The tournament organisation, FACEIT, has announced that its Anti-Cheat software is heading into Private Beta. In a press release from the 24th November, the announcement follows on from its new “FACEIT Behavioural Index”, continuing the company’s efforts to create a positive gaming base.
FACEIT is best known in CS:GO for hosting a match-making system for high-level players, as well as hosting online qualifiers for large tournaments. In the past they’ve partnered with DreamHack to host their league finals and they’re also currently partnered with TBS’ ELEAGUE, as well as hosting the Esports Championship Series alongside Twitch.
This is a piece of software that has been in development from the UK based organisation for some time, and considerable resources seemingly went into creating it. The stated goal is a piece of software “that not only could become a standard, but that could improve significantly over time.”
In the interests of making sure the software remains effective, the complex way it works has been kept under wraps. However, the general approach to the software was revealed as being approached in two ways:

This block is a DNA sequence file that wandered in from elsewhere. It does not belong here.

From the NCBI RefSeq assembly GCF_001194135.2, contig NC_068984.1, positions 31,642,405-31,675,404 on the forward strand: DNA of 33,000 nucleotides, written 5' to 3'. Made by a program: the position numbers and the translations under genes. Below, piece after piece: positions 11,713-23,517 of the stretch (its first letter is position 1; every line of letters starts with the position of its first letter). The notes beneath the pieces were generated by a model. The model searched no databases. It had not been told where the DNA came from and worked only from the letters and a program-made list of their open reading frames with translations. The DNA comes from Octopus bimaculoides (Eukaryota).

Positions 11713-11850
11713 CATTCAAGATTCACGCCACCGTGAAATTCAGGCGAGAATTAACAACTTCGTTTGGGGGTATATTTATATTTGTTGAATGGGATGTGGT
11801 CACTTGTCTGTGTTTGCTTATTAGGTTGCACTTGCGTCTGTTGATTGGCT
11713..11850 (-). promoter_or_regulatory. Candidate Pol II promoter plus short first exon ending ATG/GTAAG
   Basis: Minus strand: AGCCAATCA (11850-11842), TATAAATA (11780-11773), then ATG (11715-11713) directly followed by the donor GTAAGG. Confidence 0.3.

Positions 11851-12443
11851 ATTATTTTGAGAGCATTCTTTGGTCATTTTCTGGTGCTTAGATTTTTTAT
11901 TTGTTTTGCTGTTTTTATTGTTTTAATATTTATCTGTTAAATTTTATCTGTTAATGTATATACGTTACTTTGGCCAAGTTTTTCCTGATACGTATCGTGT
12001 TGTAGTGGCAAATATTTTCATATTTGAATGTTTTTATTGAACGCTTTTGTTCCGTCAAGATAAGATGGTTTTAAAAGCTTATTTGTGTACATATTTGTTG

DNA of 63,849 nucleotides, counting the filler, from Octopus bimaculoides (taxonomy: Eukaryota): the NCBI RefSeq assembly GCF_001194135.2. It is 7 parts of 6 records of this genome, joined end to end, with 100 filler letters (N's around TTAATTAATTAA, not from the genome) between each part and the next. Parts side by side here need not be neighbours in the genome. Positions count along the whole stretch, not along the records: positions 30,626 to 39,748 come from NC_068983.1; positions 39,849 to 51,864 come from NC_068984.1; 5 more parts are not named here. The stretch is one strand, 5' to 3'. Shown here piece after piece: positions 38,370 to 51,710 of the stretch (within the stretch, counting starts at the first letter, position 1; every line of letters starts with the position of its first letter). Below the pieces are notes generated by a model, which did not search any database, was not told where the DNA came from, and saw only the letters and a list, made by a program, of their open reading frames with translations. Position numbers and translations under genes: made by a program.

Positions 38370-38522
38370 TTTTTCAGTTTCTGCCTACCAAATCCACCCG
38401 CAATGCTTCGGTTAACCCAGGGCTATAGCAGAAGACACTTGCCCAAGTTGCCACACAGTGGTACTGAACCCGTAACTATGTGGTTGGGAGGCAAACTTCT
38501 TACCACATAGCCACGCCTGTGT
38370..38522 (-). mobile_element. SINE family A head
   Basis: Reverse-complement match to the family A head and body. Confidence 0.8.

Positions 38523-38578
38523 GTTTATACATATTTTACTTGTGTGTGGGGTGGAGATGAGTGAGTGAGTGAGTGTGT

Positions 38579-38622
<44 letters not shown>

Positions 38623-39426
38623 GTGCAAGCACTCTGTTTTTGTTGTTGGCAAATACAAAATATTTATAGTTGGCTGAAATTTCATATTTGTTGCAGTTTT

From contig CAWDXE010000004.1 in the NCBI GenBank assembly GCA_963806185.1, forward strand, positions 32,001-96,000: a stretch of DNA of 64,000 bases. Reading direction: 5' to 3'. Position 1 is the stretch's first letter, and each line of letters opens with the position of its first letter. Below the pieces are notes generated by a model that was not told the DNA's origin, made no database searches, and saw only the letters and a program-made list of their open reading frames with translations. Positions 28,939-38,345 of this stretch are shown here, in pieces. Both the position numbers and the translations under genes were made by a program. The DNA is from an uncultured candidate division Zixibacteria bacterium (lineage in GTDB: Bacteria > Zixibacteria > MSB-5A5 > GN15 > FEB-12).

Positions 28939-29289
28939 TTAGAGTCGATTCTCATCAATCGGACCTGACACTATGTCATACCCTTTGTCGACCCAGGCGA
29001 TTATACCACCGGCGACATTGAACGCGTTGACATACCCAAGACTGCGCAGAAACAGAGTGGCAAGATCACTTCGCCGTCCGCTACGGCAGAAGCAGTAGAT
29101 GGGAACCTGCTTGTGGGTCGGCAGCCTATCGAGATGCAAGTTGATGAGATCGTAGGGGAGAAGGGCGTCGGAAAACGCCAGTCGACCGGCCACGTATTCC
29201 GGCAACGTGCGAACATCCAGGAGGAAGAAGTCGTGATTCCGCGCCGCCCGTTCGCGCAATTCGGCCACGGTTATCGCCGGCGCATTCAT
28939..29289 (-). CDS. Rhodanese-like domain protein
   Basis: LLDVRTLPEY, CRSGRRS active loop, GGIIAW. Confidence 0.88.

- Relying on client-side detections (similar to other anti-cheat services), having a quick short-term impact on detecting cheats.
- An integrated approach, garnering information from the client, server and other FACEIT services to detect cheating. This way could potentially, in the long run, detect cheats the traditional method couldn’t.
The new client will also tie-in with their notifications system, similar to software offered by clients from ESEA and ESL, in order to keep players in touch with each other for matches or tournaments. FACEIT has also stated that it expect its new software to be out of closed beta quickly, with the initial testing stage expected to “last 7 to 10 days”.
Esports Insider says: FACEIT releasing a client-side anti-cheat service will finally answer the prayers many have had during a game on FPL or during online qualifiers to tournaments on its system. This will help massively in the interests of competitive integrity in a whole swathe of tournaments.